Remarkably, the new and proposed deployments are being justified by similar rhetoric. Just substitute “globalization” for “civilization.”

Pentagon Filling Globalization’s Gaps

The emerging Pentagon doctrine, founded mainly on the work of ret. Adm. Arthur Cebrowski, chief of the Pentagon’s Office of Force Transformation, and Thomas Barnett of the Naval War College, argues that the dangers against which U.S. forces must be arrayed derive precisely from countries and regions that are “disconnected” from the prevailing trends of economic globalization. “Disconnectedness is one of the great danger signs around the world,” Cebrowski told a Heritage Foundation audience last month in an update of the “general loosening of the ties of civilized society” formula of a century ago.

Barnett’s term for areas of greatest threat is “the Gap,” areas where “globalization is thinning or just plain absent.” Such regions are typically “plagued by politically repressive regimes, widespread poverty and disease, routine mass murder, and–most important–the chronic conflicts that incubate the next generation of terrorists.” As he wrote in Esquire magazine earlier this year, “If we map out U.S. military responses since the end of the cold war, we find an overwhelming concentration of activity in the regions of the world that are excluded from globalization’s growing Core–namely the Caribbean Rim, virtually all of Africa, the Balkans, the Caucasus, Central Asia, the Middle East and Southwest Asia, and much of Southeast Asia.”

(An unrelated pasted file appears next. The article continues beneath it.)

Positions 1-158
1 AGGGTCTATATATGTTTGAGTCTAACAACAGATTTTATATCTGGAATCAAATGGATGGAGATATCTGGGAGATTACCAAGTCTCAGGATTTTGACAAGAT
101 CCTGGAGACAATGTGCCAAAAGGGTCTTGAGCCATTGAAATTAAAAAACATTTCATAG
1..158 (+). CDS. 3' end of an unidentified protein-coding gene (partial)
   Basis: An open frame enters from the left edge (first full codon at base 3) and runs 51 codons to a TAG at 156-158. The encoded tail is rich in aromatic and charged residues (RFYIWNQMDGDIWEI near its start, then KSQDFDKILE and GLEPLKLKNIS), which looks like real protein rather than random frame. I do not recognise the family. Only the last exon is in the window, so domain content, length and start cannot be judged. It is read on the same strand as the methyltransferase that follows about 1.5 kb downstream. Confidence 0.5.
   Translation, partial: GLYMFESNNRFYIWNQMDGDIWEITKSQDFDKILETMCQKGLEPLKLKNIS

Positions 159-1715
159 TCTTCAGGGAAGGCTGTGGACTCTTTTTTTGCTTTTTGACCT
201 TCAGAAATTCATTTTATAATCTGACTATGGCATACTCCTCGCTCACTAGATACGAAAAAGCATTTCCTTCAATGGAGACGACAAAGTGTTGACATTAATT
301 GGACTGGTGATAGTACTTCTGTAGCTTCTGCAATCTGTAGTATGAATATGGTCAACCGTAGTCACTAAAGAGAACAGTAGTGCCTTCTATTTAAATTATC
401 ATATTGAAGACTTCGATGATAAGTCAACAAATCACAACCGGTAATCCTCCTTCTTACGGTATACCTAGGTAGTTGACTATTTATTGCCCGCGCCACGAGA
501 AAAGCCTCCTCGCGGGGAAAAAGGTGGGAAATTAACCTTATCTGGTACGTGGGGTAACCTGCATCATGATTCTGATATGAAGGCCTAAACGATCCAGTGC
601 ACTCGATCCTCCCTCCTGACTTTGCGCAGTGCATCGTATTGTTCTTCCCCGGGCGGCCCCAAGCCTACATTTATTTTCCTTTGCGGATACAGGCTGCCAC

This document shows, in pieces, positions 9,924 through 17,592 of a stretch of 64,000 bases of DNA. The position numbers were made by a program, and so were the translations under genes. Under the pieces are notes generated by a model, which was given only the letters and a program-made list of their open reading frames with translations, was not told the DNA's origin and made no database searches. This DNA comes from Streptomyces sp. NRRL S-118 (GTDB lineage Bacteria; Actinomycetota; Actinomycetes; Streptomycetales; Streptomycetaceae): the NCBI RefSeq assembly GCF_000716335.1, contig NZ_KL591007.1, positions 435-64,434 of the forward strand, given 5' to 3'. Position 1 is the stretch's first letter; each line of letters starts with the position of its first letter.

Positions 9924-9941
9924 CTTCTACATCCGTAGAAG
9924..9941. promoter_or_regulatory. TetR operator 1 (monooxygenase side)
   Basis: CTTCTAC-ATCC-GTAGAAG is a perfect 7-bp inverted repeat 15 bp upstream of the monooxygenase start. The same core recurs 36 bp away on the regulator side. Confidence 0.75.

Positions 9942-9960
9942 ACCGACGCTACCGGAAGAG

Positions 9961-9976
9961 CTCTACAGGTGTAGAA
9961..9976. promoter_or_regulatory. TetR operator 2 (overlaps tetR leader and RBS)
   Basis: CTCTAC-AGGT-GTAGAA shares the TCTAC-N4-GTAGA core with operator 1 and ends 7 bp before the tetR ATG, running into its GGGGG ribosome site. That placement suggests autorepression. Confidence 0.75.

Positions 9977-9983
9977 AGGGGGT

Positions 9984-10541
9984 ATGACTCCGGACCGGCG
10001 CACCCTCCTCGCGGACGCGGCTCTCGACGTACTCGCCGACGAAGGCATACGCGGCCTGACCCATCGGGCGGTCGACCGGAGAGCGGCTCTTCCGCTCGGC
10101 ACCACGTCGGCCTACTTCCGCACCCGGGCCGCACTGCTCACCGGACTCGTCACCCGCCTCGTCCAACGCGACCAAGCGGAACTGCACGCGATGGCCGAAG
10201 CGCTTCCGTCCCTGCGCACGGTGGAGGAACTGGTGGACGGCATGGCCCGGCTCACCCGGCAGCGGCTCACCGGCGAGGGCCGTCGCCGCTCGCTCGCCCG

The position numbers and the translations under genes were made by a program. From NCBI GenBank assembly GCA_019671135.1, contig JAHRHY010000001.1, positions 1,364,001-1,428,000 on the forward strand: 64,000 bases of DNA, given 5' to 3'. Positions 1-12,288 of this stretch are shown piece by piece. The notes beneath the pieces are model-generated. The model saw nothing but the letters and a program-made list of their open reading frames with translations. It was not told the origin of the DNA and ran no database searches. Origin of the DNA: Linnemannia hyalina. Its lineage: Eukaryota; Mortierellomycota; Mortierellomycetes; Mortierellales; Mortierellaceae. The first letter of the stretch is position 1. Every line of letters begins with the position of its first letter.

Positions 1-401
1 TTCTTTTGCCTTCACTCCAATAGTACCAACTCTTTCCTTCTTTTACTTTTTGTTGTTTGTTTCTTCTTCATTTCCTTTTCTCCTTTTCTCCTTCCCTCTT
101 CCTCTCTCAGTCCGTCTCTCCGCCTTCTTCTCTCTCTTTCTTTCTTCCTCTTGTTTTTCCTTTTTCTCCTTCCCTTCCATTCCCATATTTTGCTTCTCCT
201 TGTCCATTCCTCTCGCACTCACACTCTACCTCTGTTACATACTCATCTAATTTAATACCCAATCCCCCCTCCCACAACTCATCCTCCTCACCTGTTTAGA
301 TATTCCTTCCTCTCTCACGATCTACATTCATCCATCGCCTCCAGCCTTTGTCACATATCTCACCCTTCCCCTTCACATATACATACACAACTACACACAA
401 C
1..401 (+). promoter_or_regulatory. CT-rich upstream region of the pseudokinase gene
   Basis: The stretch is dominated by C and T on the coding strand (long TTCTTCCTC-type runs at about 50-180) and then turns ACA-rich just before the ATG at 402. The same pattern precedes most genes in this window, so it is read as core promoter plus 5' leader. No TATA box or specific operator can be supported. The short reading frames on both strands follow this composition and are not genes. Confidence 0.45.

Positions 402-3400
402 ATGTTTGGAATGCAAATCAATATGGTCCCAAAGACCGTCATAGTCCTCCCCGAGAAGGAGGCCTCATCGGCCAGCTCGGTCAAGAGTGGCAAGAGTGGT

The challenge in fighting terrorist networks is both to “get them where they live” in the arc of instability and prevent them from spreading their influence into what Barnett calls “seam states” located between the Gap and the Core. Such seam states he says include Mexico, Brazil, South Africa, Morocco, Algeria, Greece, Turkey, Pakistan, Thailand, Malaysia, the Philippines, and Indonesia. Seam states, the logic goes, should play critical roles, presumably including providing forward bases, for interventions into the Gap. At the same time, if states “loosen their ties” to the global economy, “bloodshed will follow. If you are lucky,” according to Barnett, “so will American troops.”

On the eve of the war in Iraq, Barnett predicted that taking Baghdad would not be about settling old scores, or enforcing disarmament of illegal weapons. Rather, he wrote, it “will mark a historic tipping point–the moment when Washington takes real ownership of strategic security in the age of globalization.”

Observers will note that Barnett’s arc of instability corresponds well to regions of great oil, gas, and mineral wealth, a reminder again of Wolfowitz’s 1992 draft study. It asserted that the key objective of U.S. strategy should be “to prevent any hostile power from dominating a region whose resources would, under consolidated control, be sufficient to generate global power.”